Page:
Using Data For Design and Planning

As we discussed in our last blog, it is critical to learn from past performances. In the aircraft example we used, there was a clear case of survivor bias, something that if we are blind to can prevent lessons from being learned. Therefore, we must analyse projects that succeeded and failed projects because even the most successful projects have areas for improvement.

So how can we use data to improve the design and planning process?

Industry and Big Data

According to Next Tech:

An incredible 2.5 quintillion bytes of data being created every day, 90% of the world’s data has been created in the last two years alone. A staggering figure, it is expected that the volume of data is to double every two years[1].

Therefore, turning data into insights can potentially create opportunities to add value, enhance knowledge, create new services and more. An excellent example of how data is used for access and insight is the Department of Transport and Mains Roads’ QTRIP online, which showcases the state’s road investment program, breaking the data down into regions, projects, financial contributions and more.

It shows how data can be visualised so that viewers can see where investments are planned and drill down into a project by project detail. Industry can use the information to direct business development efforts, understand where the money is going to be invested, where services will be required, and where future opportunities may lie and more.

There are also datasets, such as crash data, which can be mapped and used to create further insights, improve safety, support awareness campaigns, and more.

How do Civil Project Partners use Big Data?

We use data in numerous ways throughout our business, particularly when we plan projects, create schedules and develop supply chain and cost strategies.

We have recently created a resource for project planning for quarry products. Crucial to the success of our clients’ civil projects, we can develop an estimate of cost which is bespoke to the project’s scope and location.

Our Quarry Map details the quarries in Queensland, the type of resource they contain and maps their location. It is a simple use of data – we mapped TMR’s approved quarries from their published list – and suddenly, we can visualise the project and the quarry, its resource base and location.

As a resource, it is invaluable when calculating how our supply chain could support a job, enabling us to factor in resource availability, transport times, freight costs and more.

Data source:

PUP Management

Further to that, we also utilise similar resources for complex construction challenges like PUP. PUP conflicts can be a source of high project risk, particularly for complex works in highly urban areas, and there are many case studies out there where PUP challenges have caused significant cost and time delays.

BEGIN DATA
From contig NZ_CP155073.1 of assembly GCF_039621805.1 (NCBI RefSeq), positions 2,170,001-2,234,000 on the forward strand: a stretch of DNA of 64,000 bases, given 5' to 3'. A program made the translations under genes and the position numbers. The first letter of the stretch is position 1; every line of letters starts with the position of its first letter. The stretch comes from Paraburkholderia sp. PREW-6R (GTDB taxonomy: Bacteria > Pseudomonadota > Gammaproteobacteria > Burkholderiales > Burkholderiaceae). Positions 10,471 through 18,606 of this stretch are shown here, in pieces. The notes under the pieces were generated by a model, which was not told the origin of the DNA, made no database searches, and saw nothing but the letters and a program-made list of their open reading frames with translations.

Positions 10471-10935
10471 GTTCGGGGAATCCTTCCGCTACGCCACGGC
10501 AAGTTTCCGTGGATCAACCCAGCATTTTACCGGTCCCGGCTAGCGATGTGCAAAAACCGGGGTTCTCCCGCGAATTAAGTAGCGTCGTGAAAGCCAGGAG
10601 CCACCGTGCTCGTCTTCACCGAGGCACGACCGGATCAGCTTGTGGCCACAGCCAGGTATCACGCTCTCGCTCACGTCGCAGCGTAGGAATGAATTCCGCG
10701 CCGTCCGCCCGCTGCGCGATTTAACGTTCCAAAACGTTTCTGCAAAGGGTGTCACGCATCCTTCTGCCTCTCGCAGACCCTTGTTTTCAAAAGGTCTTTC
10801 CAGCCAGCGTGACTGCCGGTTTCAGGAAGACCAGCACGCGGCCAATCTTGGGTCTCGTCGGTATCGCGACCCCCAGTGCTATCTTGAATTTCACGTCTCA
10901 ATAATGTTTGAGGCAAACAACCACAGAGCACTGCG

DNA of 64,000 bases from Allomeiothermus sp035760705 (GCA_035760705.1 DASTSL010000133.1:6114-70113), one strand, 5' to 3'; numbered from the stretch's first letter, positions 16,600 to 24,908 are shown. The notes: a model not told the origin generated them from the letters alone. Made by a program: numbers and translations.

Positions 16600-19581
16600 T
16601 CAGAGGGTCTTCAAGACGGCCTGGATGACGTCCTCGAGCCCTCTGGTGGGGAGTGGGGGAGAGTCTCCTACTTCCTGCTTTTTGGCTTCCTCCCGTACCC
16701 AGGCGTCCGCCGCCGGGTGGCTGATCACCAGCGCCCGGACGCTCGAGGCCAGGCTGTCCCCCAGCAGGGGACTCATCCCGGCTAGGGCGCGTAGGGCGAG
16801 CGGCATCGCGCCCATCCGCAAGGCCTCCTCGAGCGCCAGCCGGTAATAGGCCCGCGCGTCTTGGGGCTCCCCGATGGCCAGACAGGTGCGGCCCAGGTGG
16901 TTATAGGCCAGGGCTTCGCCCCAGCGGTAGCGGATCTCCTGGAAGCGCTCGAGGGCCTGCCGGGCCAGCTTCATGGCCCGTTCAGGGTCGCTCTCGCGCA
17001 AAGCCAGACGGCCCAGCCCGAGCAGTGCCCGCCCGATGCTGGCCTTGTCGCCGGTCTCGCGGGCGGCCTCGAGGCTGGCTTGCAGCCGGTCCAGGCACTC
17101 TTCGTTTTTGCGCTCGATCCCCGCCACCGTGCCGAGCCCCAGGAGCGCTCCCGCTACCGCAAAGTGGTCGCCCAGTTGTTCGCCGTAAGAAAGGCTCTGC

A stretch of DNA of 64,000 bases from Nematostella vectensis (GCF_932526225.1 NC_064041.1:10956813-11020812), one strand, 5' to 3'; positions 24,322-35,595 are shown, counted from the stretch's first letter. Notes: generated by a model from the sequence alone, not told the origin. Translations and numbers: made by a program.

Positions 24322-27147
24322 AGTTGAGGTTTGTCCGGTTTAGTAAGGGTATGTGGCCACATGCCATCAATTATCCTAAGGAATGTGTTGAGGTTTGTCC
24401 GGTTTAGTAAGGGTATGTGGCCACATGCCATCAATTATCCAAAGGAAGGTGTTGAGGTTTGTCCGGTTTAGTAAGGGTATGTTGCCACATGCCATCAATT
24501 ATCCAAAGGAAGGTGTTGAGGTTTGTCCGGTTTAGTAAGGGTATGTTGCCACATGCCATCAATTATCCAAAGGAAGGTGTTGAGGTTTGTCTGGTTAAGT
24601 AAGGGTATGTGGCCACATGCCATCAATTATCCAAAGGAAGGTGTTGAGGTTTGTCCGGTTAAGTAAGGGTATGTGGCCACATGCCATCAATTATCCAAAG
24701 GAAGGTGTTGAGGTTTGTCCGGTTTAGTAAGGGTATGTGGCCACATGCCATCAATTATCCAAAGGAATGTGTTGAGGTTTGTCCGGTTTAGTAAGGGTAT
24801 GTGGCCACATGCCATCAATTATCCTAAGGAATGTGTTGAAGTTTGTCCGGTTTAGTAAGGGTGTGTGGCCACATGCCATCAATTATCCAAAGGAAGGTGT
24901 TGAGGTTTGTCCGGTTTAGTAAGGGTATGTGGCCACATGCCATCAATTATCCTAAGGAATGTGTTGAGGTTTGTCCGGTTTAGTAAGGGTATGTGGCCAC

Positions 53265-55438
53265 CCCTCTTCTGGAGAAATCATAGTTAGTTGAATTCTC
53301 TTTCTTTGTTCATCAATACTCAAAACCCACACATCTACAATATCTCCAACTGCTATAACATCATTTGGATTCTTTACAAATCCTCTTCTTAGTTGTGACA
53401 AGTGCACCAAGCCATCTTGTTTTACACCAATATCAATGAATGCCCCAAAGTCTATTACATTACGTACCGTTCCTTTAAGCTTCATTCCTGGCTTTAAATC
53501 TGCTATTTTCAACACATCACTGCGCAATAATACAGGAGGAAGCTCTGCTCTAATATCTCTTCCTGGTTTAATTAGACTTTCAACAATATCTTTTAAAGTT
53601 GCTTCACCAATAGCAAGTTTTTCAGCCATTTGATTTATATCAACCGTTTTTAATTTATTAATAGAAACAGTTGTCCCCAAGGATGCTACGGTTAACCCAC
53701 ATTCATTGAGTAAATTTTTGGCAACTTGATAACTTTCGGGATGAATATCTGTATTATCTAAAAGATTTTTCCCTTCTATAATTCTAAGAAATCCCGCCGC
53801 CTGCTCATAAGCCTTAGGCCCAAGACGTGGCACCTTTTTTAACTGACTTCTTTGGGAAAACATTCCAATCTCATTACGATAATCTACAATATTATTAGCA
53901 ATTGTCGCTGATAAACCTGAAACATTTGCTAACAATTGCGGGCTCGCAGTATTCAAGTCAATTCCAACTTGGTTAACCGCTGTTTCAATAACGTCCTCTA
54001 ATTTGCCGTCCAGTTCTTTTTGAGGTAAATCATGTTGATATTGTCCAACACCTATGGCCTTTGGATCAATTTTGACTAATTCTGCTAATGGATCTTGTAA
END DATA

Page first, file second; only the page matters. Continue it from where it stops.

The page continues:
Energex, Queensland Urban Utilities, Urban Utilities and APA have Geographical Information System (GIS) mapping tools available that allow for datasets to be interrogated, revealing the locations of existing assets.

Similar tools exist across many regional councils. Each resource gives project planners and delivery partners greater certainty when planning a project, scheduling works, and avoiding challenges when moving from design to delivery.

Project Visualisation

We also use 4d programs to help visualise the construction methodology and staging. By taking a methodology and staging plan and turning it into a simple to follow video that has multiple benefits. From visualising the approach to gaining buy-in and understanding from delivery teams on how the job will be delivered, the detail of the visualisation can be as complex as required depending on need and available data.

For a recent tender, we developed a 4d model used in communication and review of a tender program. The model demonstrates the effectiveness of taking data and using it to power a visual reference of how the project is intended to be delivered.

The Future

If data is here to stay and is being collected at an unprecedented rate, then one thing is for certain; our industry will need to be smarter about capturing data and turning it into insights.

The time cannot be too far away when the bill of quantities is issued under a federated model where contractor’s extract can extrapolate their own quantities, understand the detailed specification and more. However, it will require some work to find a way to link quantified items to a model. Built with the increasingly widespread implementation of BIM, the day cannot be too far away.

On sites, we already see examples of how augmented reality can provide an understanding of everything from a complete project visualisation down to PUP conflicts. Imagine visiting a prospective site and seeing the PUP placements in real-time, with clearly annotated notes and specifications.

As it turns out, the future isn’t that far away.


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